Humble TX Area investors preparing for or living in retirement need to plan for the expected while preparing for the unexpected - and position their investment portfolios for both, says Diana Van Horn, an Edward Jones Financial Advisor
How can one plan for the expected?
"First, envision your retirement lifestyle," Van Horn says. "Do you plan on traveling the world? Or will you stay close to home, volunteering and pursuing your hobbies? Or perhaps you'll even work part-time in some capacity."
Once investors know what their retirement might look like, they can put a "price tag" on it, even if it's only an estimate, she adds.
"Try to contribute as much as possible to your retirement accounts, such as your 401(k) and your IRA," Van Horn says. "Then, as you near retirement, you'll have to calculate how much you can withdraw from your portfolio each year without running out of money and determine if your spending habits are suitable for the amount of income you can count on from your retirement plans, Social Security and other sources."
The "unexpected" factors - those variables that will affect one's retirement costs and lifestyle - investors should consider include:
- Inflation - Over time, even a relatively mild inflation rate can decrease one's purchasing power and erode the value of investments, particularly the fixed-income ones.
- Market volatility - No one can really predict when the financial markets will move up or down, or how big these movements will be, but they will occur and could affect an unbalanced portfolio.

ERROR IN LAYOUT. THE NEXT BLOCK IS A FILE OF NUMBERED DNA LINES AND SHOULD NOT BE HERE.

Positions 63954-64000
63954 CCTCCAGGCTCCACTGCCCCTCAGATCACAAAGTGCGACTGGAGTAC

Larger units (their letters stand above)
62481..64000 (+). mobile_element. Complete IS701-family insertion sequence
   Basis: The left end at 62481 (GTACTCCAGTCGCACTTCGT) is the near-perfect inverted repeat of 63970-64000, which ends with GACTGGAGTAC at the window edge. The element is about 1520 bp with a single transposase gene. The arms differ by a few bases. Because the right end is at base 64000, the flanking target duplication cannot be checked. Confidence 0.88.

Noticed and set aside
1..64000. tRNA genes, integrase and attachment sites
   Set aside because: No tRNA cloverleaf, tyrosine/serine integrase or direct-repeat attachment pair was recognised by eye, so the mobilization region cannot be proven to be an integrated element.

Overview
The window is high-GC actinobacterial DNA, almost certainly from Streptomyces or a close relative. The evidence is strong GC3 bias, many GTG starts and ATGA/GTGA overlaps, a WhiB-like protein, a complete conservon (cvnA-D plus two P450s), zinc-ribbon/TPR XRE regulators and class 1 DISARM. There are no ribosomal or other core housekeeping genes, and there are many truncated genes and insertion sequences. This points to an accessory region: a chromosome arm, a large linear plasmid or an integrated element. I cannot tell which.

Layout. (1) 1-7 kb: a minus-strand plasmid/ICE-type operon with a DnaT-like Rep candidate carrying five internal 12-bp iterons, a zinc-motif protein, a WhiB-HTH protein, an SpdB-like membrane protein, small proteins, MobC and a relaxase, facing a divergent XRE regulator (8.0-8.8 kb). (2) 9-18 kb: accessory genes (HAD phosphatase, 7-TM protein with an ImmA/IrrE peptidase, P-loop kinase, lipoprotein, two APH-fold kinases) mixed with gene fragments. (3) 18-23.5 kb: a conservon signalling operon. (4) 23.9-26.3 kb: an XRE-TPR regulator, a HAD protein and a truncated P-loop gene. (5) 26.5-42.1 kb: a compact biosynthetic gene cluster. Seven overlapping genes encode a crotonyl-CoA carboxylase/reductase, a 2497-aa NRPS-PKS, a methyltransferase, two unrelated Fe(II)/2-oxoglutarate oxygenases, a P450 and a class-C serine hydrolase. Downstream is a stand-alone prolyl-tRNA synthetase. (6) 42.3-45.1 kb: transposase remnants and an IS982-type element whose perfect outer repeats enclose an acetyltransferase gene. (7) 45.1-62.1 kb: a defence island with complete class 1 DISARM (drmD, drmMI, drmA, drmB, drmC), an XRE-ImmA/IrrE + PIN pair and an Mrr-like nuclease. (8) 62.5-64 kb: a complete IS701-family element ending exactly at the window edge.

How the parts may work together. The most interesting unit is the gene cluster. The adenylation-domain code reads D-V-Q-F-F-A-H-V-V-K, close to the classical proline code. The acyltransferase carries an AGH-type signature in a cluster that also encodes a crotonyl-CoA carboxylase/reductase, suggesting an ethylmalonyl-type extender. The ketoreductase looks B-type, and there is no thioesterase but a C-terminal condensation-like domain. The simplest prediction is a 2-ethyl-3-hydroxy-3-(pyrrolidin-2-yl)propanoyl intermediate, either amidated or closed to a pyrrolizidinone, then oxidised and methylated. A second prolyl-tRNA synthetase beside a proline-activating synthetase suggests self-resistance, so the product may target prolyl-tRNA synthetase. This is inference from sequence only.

- Health care- As one gets older, health care costs almost certainly rise, but the size of this increase is difficult to forecast.
- Longevity - One doesn't know exactly how long he or she will live, but longevity will have a big impact on spending and investment decisions during retirement.
According to Diana, investors can position their portfolios for the expected and unexpected by achieving balance, specifically balancing the needs for growth and income.
"During your working years, you may need to focus more on growth-oriented investments, within the context of your individual risk tolerance, your time horizon and your specific goals," Van Horn said. "Even when you retire, you’ll need growth potential in your portfolio to cope with inflation and rising health care costs."
Retirees also have to think a lot more about their spending decisions, Diana says, so they will need a certain percentage of their portfolio devoted to income-oriented vehicles.
"Your Humble TX financial advisor can help you find the right balance in your investments, both before and during retirement," Van Horn says. "And along the way, you'll likely need to adjust your portfolio in response to changes in your life. But if you keep the big picture in mind by planning for the expected while preparing for the unexpected, you can work toward achieving the retirement that you've envisioned and that you deserve."
Edward Jones, a Fortune 500 company headquartered in St. Louis, provides financial services in the U.S. and, through its affiliate, in Canada. Every aspect of the firm's business, from the investments its financial advisors offer to the location of its branch offices, caters to individual investors. The firm's 15,000-plus financial advisors serve more than 7 million clients and care for $1 trillion in assets under management. For additional Humble TX financial advisor information, visit https://www.edwardjones.com/diana-vanhorn of call Diana Van Horn, CFP® at (281) 812-7593.
Diana Van Horn, CFP®
Address: 20121 W Lake Houston Pkwy Suite 800, Humble, TX 77346
Phone: (281) 812-7593